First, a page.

July 27, 2018
As for the entries on women having “more mentions of romantic partners and family,” this is consistent with the robust research on sex differences, which time and time again finds that women (on average or on the whole) simply talk about “romantic partners and family” more than men do. The implication is that women tend to be more interested in those subjects than men are. Of course, for ordinary people such a difference goes without saying. There’s nothing controversial about it. It takes a highly educated ideologue to perceive a moral evil here.
It is revealing that ideas like “equitable performance across different subpopulations” are only ever applied to areas that stand high in the class hierarchy. Nobody ever demands that there be more women in plumbing, or more blacks in bricklaying. After all, resentment is basically self-interested and reflective of personal group identities. Therefore, the “parity” or “equality” resentment calls for is never meant to apply up and down the class strata.
What sort of people are they who worship at the altar of resentment, this terrible idol of the post-Christian West? Zou and Schiebinger afford representative examples. The former is a young assistant professor at Stanford. Regardless of what he actually believes, playing the equality game is indispensable for Zou. He joined the faculty at Stanford less than two years ago, and if he wants to get tenure, he must at least pay lip service to the standard cant about equality. And certainly, there is much to be gained by publishing papers like “AI can be sexist and racist—it’s time to make it fair.” There’s no better way to ingratiate yourself with the petty bluestockings and last men who control academia.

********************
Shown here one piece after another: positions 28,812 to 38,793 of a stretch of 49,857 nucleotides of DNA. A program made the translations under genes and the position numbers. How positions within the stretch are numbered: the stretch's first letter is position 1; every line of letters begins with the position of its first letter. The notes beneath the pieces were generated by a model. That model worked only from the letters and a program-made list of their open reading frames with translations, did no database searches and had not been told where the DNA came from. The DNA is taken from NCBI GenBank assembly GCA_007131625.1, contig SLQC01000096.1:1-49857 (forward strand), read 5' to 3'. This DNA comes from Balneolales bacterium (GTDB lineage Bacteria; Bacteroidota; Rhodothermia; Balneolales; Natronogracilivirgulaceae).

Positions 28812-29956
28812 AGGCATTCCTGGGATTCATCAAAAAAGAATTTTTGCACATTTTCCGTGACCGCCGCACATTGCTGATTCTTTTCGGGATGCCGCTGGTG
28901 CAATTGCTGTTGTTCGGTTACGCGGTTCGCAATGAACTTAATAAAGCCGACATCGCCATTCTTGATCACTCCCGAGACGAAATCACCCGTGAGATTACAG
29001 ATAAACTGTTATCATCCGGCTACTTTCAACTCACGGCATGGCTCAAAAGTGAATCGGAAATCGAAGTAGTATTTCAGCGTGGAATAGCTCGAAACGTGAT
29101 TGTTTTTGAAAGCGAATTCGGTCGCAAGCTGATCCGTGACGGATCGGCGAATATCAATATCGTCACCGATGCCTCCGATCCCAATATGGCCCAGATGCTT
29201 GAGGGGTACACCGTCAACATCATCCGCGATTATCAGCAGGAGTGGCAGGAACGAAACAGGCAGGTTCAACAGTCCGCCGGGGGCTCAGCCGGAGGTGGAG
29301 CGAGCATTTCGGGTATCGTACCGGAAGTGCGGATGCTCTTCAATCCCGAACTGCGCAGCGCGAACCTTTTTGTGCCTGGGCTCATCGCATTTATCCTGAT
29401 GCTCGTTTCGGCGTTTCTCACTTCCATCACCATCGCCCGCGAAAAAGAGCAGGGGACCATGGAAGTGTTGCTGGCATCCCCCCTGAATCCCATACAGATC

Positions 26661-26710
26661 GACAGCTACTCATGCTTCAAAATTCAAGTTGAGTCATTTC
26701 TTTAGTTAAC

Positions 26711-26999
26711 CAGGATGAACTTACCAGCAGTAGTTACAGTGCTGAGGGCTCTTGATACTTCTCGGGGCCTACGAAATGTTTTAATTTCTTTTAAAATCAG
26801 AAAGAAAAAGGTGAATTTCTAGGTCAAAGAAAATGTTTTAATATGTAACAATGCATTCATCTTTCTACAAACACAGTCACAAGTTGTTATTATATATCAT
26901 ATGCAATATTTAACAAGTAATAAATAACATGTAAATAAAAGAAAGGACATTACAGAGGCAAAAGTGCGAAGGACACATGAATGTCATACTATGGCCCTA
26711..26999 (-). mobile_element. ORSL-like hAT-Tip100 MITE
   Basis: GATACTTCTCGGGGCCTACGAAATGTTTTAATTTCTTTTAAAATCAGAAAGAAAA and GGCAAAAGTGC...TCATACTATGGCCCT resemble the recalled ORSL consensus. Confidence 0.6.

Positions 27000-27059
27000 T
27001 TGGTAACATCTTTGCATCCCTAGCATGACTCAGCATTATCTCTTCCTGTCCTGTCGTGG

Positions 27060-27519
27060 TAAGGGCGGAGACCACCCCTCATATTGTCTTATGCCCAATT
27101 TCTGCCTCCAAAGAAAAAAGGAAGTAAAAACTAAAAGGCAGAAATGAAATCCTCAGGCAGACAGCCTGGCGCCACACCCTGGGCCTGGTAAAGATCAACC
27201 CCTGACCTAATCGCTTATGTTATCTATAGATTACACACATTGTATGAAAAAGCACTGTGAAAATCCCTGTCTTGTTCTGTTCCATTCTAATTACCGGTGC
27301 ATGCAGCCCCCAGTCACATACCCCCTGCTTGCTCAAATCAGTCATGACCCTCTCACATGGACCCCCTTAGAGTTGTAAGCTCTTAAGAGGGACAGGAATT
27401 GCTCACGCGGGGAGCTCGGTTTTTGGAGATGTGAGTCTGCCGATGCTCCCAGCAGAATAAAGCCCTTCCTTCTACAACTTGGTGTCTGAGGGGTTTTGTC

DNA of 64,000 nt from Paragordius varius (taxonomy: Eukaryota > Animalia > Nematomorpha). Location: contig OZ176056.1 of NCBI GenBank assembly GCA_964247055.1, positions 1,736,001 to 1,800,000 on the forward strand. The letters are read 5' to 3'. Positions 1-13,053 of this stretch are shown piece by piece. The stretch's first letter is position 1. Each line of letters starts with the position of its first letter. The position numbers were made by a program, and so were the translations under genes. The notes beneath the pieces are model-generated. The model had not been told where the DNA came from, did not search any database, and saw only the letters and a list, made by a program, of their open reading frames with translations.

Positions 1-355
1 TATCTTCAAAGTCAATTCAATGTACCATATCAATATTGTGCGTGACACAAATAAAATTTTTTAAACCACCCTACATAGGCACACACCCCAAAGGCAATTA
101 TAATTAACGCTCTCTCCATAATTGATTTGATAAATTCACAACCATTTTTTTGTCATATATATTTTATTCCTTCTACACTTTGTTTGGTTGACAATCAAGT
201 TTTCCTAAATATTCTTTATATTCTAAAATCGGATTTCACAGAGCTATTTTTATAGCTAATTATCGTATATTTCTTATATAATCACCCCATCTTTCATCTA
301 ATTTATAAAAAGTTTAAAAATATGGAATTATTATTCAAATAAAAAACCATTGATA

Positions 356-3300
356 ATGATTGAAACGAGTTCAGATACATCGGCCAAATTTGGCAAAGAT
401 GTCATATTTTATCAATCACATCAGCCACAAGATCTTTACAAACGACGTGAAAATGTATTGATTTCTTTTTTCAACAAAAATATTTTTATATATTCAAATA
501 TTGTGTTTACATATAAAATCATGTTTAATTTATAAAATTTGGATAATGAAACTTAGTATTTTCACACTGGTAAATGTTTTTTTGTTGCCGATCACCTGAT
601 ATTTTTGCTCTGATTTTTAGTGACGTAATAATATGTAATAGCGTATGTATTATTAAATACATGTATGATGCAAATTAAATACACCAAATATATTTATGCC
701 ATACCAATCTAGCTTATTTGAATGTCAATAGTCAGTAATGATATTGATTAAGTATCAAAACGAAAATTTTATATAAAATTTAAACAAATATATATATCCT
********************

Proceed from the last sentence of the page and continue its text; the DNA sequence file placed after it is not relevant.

Schiebinger is a more straightforward case, for like so many women academics, she is a palpable gender ideologue. Her faculty profile at Stanford’s website makes this plain. Although her degrees are in English and history, Schiebinger is Director of the EU/US Gendered Innovations in Science, Health & Medicine, Engineering, and Environment Project, and has been Director of Stanford’s Clayman Institute for Gender Research. Her scholarship focuses on “the history of women’s participation in science; gender in the structure of scientific institutions; and the gendering of human knowledge.” She “presented the keynote address and wrote the conceptual background paper for the United Nations’ Expert Group Meeting on Gender, Science, and Technology.” And “in 2015, she addressed 600 participants from 40 countries on Gendered Innovations at the Gender Summit 6—Asia Pacific, a meeting devoted to gendered innovations in research, development, and business” (all italics mine).
And on and on in this dreary gendered vein. “Boredom it is that breeds your vicious soul, vile woman,” said the poet Charles Baudelaire. I don’t know that Schiebinger is vicious or vile, but my God, she should get a life. Her private obsession with gender (tellingly, the concept is never sex) has distorted her perception of the public issue that is artificial intelligence, and there is little justice in her efforts in this domain. On the contrary, she and other academic dullards and bureaucrats are committed to the destruction of excellence, even to the very concept of it. After all, what could be more adverse to these base levelers than the genius of Kepler, or Galileo, or Newton—all white men, alas?! Do their achievements represent “equitable performance[s] across different subpopulations”? No, a thousand times no!